This 1965 Lola Ford T70 Mk 1 Spyder chassis #SL/10 was driven to a win the at the 1965 Bridgehampton 200 part the USRRC series, a precursor to the first Can Am Challenge in 1966, by Jerry Grant. Jerry is best known for being the first man to lap a closed circuit at over 200 mph, a feat he achieved on the September 3rd 1972 driving one of Dan Gurney’s Eagle Offy’s. Sadly Jerry passed away two days before the Carmel Concours d’Elegance took place.

Packard Starlight, 6th Annual Carmel by-the-sea Concours

Former luxury automobile manufacturer Packard made a chain of bad decisions after the 1939-45 War that saw it make a disastrous entry into the volume market, in which it was too small to compete with the “Big Three” and abandon the luxury market in which the only real profits were to be made. As a consequence Packard merged with Studebaker in 1955 and within three years the Packard name, along with those of de Soto, Edsel, Hudson Nash and Kaiser was to disappear from the market forever. This 1958 Packard Coupé is essentially an up market Studebaker President with some glass fibre body editions to make the headlight clusters and tail fins. These Coupés were sometimes referred to as “Starlights” while the ’58 Packard range was disparagingly referred to as Packardbakers.

Lamborghini 400GT, 6th Annual Carmel by-the-sea Concours

Early Lamborghini models can be a bit of a night mare to distinguish the 350 GT is easy it had oval front light’s but it shared its rear end with the early 400GT, often referred to as 400GT Interim, which had four round head lights as did the later more common 400GT 2+2 which can only be distinguished by it’s smaller rear window. The back of this car has the larger rear window indicating it is one of just 23 400GT Interims built around 1966 packing a 320 hp 3929 cc / 240 cui V12 motor.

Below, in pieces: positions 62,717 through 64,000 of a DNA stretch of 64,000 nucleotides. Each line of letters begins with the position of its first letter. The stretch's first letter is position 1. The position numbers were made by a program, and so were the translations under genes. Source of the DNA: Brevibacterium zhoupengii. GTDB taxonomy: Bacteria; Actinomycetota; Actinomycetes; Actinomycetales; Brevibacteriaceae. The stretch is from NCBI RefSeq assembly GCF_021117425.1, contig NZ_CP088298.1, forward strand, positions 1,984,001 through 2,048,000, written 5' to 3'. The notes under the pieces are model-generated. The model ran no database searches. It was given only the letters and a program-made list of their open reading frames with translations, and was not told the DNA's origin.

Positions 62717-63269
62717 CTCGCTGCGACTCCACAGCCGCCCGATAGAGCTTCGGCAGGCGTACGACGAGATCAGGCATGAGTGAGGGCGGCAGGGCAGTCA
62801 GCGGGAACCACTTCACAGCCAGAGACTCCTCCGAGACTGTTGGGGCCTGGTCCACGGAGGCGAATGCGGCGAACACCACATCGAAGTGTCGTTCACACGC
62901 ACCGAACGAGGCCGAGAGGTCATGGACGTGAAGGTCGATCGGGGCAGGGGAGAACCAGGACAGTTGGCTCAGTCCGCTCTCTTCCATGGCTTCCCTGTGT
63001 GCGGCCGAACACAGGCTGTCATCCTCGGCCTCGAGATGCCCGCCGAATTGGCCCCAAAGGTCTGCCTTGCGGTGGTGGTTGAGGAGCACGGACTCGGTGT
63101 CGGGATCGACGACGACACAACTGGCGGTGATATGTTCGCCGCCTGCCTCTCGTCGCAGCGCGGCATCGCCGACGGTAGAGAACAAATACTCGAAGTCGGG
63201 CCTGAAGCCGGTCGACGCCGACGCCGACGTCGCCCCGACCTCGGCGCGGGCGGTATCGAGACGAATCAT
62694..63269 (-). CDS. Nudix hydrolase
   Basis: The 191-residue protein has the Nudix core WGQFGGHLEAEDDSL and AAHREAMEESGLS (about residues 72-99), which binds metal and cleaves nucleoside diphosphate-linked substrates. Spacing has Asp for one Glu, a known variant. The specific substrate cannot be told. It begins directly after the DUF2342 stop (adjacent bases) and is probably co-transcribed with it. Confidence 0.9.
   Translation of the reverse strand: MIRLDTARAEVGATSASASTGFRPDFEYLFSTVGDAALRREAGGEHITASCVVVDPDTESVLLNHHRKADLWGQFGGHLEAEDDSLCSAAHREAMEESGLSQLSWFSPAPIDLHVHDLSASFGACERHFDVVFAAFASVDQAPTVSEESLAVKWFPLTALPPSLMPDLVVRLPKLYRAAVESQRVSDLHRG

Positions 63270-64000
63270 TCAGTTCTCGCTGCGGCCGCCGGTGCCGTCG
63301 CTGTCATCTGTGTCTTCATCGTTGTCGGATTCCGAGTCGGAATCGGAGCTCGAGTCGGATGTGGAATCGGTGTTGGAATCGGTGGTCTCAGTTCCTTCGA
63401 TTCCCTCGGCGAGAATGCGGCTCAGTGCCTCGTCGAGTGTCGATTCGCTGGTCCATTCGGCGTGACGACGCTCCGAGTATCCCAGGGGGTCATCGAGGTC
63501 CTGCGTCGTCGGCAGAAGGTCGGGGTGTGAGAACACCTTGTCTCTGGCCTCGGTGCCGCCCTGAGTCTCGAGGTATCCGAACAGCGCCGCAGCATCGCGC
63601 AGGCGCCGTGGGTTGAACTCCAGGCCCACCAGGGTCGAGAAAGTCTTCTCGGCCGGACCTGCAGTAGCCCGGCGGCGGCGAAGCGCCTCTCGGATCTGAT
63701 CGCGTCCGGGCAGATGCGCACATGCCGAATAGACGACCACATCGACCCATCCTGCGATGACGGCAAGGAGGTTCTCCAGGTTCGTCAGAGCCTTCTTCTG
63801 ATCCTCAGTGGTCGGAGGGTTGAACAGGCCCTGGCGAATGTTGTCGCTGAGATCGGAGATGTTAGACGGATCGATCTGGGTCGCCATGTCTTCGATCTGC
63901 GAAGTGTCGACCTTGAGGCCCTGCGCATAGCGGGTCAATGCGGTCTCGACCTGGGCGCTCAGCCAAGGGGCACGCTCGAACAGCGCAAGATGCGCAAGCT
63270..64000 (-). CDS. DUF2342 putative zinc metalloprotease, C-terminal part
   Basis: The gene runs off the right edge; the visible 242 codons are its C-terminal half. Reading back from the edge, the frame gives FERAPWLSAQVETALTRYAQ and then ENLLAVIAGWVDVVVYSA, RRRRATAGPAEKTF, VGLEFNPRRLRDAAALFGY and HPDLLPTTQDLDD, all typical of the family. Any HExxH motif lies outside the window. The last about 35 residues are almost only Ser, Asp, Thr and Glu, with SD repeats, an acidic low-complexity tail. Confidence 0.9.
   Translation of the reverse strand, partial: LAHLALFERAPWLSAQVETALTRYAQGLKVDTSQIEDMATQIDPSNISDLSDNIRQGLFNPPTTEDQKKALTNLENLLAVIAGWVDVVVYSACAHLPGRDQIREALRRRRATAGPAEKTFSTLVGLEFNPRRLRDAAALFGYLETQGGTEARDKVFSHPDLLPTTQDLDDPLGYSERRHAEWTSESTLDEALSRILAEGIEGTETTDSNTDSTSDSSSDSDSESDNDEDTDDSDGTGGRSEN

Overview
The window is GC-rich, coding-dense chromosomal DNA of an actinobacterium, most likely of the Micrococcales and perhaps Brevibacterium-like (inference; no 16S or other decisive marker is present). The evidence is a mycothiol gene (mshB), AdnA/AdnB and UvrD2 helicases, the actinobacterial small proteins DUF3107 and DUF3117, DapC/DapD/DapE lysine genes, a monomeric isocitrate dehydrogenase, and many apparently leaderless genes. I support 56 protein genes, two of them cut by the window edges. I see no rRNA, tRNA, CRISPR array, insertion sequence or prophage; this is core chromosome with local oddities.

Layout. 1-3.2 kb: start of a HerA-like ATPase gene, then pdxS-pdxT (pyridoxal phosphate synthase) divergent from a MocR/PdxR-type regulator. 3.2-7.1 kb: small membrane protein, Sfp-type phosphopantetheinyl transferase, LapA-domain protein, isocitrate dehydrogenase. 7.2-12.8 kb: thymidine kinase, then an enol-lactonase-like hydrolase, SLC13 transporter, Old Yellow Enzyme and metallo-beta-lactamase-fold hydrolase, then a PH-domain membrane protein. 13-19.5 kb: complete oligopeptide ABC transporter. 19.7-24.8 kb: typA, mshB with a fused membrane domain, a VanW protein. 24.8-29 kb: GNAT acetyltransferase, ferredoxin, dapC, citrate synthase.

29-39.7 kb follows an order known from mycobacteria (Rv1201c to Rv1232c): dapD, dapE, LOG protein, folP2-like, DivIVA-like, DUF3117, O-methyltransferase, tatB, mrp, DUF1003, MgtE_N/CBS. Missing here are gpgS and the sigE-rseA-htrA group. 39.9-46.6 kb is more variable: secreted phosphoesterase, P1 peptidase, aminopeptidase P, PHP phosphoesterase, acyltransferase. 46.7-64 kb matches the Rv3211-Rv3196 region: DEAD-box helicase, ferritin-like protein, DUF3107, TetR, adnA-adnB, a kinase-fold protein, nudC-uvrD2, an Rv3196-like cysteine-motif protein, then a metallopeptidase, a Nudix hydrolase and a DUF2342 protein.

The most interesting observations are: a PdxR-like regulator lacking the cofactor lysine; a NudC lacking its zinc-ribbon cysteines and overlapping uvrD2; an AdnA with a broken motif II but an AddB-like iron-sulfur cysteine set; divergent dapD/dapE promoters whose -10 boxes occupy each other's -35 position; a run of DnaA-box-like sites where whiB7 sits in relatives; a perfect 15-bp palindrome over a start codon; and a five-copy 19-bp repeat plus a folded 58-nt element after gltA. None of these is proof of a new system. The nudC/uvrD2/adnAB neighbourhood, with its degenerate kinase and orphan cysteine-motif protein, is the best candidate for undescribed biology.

Chrysler Town & Country, 6th Annual Carmel by-the-sea Concours

From 1939 to the cessation of manufacture in 1942 Chrysler built around 1000 Woodie Town & Country Barrel Backs. Using a traditional ash frame, as still used by the likes of Morgan, that is contrasted by Honduran mahogany panels. These cars can fetch up to $250,000 at auction with the correct provenance.

Crosley Sedan, 6th Annual Carmel by-the-sea Concours

Crosley built a huge variety of small vehicles this 1948 CC Sedan was built in the companies most successful year when over 29,000 vehicles left the factory.

Electra King, 6th Annual Carmel by-the-sea Concours

This 1973 Electra King, not to be confused with the other Elektra King, James Bond’s nemesis, was manufactured by the B & Z Electric Car Company in Long Beach California. Classed as a Neighborhood Electric Vehicle (NEV) it was designed as a short range runabout. The cars were in production from 1961 to 1974 when a combination of nuisance law suits from the big automobile manufacturers and California States desire to license and regulate NEV’s made the cost of production prohibitive.

Austin A40 Devon, 6th Annual Carmel by-the-sea Concours

The Austin A40 Devon was the first post war design from Britains largest car manufacturer, this car built in 1951 was shipped straight to the USA earnig valuable export dollars as Britain struggled to shake of rationing of all sorts in the wake of the 1939-45 war. Earlier this year regular readers may remember reading about the convertible version known as the Austin A40 Somerset Coupé with which the Devon shares some body panels.